The following is an excerpt from Rethink Your Marketing: 7 Strategies to Unleash Revenue Growth (Stratabeat, 2017) by Tom Shapiro.
Do you believe that your audience members are in full control when they are considering making a purchase? Do you feel that they are highly rational in thinking through purchase decisions? Do you think they read every word of your website, newsletter, and marketing collateral and process each word in a logical fashion?
According to Nielsen, 90 percent of purchase decisions are made by the subconscious mind. (Gerald Zaltman, Emeritus Professor at Harvard Business School, actually places this figure at 95 percent.) Whereas 11 million bits of sensory information are processed subconsciously every second, less than 100 bits are processed by the conscious brain. As humans, we are dominated by the subconscious. Yet many marketers ignore this and focus their efforts on getting people to change their conscious minds.
There are approximately 100 billion neurons in the human brain. These neurons create trillions of electrical or chemical connections through synapses that help formulate thought, reasoning, and memory. PhD students from Carnegie Mellon and University of California, Berkeley found that the human brain is up to 30 times more powerful than the world’s most powerful supercomputer. Talk about power!
Considering the dominating influence that the human brain has on the purchasing decisions of a company’s target audience, it is stunning how little focus marketers apply to neuroscience and psychology in the customer acquisition process at many companies.
It behooves you to leverage the power of the brain in attracting attention, building relationships, and spurring prospects to action. Legere certainly understands how people think and behave, and he crafted his style of communication accordingly.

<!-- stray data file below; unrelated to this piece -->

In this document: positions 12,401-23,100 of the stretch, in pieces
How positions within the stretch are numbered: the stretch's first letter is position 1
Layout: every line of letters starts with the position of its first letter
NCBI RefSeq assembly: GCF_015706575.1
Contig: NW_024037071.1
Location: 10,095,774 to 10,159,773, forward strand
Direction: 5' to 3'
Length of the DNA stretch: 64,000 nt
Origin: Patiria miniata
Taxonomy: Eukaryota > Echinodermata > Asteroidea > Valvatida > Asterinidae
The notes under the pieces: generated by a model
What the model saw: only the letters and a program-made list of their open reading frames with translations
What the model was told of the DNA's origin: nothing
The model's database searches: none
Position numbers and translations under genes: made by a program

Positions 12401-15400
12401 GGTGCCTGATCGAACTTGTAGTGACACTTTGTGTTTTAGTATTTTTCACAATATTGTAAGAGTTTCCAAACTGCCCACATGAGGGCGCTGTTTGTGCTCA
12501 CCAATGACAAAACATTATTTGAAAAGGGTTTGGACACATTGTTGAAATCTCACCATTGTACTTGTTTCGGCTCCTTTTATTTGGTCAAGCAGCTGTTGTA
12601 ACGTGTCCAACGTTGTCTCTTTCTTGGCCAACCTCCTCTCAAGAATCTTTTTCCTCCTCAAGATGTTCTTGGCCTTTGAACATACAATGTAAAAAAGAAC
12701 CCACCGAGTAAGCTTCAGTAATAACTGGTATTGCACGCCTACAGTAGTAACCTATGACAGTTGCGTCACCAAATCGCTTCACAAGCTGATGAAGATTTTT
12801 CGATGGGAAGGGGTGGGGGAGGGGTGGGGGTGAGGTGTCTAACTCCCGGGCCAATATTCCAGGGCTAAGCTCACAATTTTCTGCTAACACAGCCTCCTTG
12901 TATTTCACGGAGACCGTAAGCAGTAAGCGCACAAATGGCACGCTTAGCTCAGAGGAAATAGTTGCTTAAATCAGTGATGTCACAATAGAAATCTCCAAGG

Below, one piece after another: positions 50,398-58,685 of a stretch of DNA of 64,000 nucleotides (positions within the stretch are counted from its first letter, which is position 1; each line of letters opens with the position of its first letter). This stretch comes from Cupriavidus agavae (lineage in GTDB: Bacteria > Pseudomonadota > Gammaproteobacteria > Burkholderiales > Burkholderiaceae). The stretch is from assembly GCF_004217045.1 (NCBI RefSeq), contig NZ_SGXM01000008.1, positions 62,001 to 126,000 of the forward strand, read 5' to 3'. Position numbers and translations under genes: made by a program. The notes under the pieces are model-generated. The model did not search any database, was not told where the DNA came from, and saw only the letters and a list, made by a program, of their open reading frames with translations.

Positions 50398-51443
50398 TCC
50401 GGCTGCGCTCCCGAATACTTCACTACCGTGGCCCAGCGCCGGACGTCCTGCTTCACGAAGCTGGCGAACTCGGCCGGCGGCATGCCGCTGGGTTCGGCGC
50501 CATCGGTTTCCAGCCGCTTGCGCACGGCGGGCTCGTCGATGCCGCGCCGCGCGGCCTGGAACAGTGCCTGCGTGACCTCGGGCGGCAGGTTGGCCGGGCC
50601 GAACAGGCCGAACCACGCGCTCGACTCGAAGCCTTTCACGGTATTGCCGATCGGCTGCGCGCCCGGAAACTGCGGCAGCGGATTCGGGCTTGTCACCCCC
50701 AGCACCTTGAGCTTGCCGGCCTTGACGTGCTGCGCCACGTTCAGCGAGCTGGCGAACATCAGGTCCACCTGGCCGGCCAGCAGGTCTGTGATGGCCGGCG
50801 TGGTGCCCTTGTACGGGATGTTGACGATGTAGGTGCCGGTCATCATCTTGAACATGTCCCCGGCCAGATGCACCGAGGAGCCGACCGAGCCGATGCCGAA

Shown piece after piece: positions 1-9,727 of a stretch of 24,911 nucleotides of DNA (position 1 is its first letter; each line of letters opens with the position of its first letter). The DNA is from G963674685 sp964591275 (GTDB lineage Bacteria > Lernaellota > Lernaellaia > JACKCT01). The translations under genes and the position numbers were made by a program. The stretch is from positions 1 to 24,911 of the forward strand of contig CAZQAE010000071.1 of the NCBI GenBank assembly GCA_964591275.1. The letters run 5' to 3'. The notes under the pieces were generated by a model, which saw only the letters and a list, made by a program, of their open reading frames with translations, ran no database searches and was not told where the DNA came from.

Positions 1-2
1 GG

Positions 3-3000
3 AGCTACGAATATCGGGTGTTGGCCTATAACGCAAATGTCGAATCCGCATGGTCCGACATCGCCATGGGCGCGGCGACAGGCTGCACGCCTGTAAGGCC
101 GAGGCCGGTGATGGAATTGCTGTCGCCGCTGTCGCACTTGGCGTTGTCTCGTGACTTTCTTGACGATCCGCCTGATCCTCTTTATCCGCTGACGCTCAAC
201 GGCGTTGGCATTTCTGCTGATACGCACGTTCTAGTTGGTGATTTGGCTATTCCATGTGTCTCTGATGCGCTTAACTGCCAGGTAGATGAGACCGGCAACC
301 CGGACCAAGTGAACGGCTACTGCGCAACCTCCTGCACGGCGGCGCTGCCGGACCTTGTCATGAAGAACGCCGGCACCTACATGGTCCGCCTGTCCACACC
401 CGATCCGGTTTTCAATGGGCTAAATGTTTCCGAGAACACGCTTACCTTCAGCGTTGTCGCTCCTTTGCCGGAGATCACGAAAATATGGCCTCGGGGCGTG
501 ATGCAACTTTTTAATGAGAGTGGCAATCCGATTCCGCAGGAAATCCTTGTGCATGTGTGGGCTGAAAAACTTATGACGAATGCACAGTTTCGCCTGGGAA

You would think that understanding and leveraging such a powerful driver of human behavior would be a must for marketers – that it would be at the top of the list of all MBA programs’ curriculum. Or that it would be a common topic of conversation at marketing planning meetings.
Yet that is just not the case, and this is one of the reasons why so many marketers have an incomplete view of their customers. It is one thing to be aware of a “customer need.” It is quite another to understand why your audience feels the way they do, and what you need to do to engage with them at that subconscious level.
It is critical to understand the way your customers think, so you can then connect and engage them more deeply, communicate with them in a manner that resonates more directly, and drive them to the actions that matter most.
Why You Pay More For Similar Products
Do you like ice-cream? I sure do. I do not care what day of the week or what time of day it is, if you offered me ice-cream I would be your best friend.
Seriously, though, I have an ice-cream problem. I get excited just thinking about ice-cream (or just writing about it here…). And that got me thinking, why is it that one ice-cream brand can call itself premium and cost a few dollars a pint, while another can charge almost 5X as much.
We all know good ice-cream when we taste it. Yet it is rather easy to find ice-cream costing a few dollars that tastes like a million bucks.
eCreamery rotates 16 flavors daily at its store in Omaha, Nebraska. It churns its flavors in a small batch process and hand packs flavors with care. It offers personalization of flavors as well as packaging.
It then charges you $69.99 for four pints (That is not a typo!), not including shipping costs for online orders. Wow!
I would argue it is this ridiculously high price that is garnering the brand such success. By charging 5X what others in the space are charging, it is a deviation that grabs your attention. You cannot help but take notice. You then immediately become intrigued, with your brain automatically trying to decipher why the ice-cream costs so much. The natural reaction is to think that the ingredients or the quality of the ice-cream is drastically greater than anything else on the market.
The social psychologist Robert Cialdini has explained that for “markets in which people are not completely sure of how to assess quality, they use price as a stand-in for quality.” In other words, raise your prices and your audience will often assume that you offer higher quality.